Angelo Scola deemed favourite for Pope as cardinals huddle
The Archbishop of Milan is the name on many lips - there’s still no clear-cut frontrunner
ROME – As 115 Cardinals headed into their first secret conclave vote in the Sistine Chapel to begin the process of electing the 266th Pope this afternoon, thunder rumbled across angry Rome skies.
Extra Omnes - "everybody out" - the Vatican master of ceremonies intoned at about 4pm UK time and the staff left the cardinals to begin the voting process in a total lockdown. Signal jammers are even installed to prohibit leaks.
With no clear frontrunner, speculation has been rampant about who will be chosen to follow in the footsteps of Benedict XVI after his historic resignation. The first black pope? A young Asian pope? A Viennese nobleman pope? A jovial American pope? A pope who tweets Amy Winehouse lyrics? An Italian touted as the "outsider" or a Brazilian considered the "insider"?
The Italian press has dubbed Angelo Scola the favourite.
Scola, 71, is the son of a truck driver and homemaker who became a priest aged 29 after studying philosophy and teaching for a few years. He got to know Joseph Ratzinger in the 1970s long before he became Pope Benedict XVI, and is close to him both theologically and personally. It was Ratzinger who appointed him Patriarch of Venice and then Archbishop of Milan, the world's largest parish.
In his hometown on Lake Como, his cousins, extended family and childhood friends hope he'll be elected.
"He would be very very good. He is really in another category," said one of Scola's cousins.
The local mayor, Giovanni Codega, said: "I think the church needs big change and Scola could do that while keeping in mind the continuity of the church – since he had a very close relationship with Ratzinger."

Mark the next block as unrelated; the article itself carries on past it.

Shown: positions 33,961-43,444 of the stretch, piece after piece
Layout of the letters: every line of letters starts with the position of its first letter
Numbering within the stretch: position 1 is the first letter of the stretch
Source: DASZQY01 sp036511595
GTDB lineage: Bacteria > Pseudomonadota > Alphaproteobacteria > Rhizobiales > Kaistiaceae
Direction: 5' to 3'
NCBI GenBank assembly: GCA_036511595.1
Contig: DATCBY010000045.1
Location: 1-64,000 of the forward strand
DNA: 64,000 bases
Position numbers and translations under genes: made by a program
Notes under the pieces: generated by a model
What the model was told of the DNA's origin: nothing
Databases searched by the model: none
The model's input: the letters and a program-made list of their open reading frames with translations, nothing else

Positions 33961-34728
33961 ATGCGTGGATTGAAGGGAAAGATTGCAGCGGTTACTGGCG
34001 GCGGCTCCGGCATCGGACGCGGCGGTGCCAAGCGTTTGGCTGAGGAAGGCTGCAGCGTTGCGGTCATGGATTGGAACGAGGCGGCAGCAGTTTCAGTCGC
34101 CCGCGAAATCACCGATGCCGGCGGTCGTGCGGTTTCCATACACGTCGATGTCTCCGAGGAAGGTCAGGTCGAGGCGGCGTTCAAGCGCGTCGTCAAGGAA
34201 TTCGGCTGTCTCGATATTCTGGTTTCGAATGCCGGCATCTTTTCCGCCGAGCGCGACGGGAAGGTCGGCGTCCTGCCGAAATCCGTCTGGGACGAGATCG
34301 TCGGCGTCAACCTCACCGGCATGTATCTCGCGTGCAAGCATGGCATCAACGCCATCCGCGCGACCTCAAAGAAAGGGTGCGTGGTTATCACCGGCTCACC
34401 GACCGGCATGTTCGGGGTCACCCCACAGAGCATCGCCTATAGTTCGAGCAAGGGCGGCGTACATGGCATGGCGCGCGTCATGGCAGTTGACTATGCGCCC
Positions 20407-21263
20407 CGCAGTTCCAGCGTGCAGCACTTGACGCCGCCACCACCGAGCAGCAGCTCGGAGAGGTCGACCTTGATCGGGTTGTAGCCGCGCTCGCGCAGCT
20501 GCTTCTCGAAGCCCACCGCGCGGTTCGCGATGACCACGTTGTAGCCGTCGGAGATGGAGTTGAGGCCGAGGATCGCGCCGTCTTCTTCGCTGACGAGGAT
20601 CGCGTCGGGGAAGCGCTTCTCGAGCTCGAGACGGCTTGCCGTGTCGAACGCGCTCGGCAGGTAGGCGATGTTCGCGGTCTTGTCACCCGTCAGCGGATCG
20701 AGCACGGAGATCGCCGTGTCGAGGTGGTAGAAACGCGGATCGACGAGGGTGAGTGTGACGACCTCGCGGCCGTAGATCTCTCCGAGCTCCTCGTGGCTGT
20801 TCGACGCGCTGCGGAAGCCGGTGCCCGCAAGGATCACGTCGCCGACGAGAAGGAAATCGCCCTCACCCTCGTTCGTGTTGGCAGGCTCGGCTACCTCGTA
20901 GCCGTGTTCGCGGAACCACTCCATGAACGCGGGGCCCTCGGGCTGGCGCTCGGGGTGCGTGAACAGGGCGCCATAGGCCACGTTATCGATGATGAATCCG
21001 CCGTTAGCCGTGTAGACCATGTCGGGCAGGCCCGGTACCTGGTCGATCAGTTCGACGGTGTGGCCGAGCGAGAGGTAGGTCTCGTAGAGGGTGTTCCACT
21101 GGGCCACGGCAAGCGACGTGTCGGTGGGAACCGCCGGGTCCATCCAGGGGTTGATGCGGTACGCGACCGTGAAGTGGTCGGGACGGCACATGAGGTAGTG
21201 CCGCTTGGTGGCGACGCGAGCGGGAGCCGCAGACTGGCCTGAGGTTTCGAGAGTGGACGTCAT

To become Pope, a cardinal must have 77 votes - a two-thirds majority. The first ballot will be held his evening and black smoke from the Sistine Chapel chimney will announce that the first ballot papers have been burned. The cardinals will then reconvene tomorrow morning for the second ballot.
It is at this stage that a clear frontrunner will hopefully emerge. If other voting cardinals fall in behind, then we could see the white smoke on the third or fourth ballot.
If, however, on the second vote no one gains a large enough margin, the conclave will likely become more protracted as other names are considered.
More than 5,600 journalists have gathered in Rome to deliver the centuries-old ritual in real time to viewers worldwide. Cardinals coming and going from St Peter's have been tailed by cameramen, like rock stars or politicians. Some cardinals have been tweeting.
Behind the scenes, the word is that intense power struggles have been unfolding, with conservative and liberal Catholic leaders agreed on the need for reform, but divided over who should take it on.
Is Cardinal Scola the man who can bring unity? We should know within the next two days. ·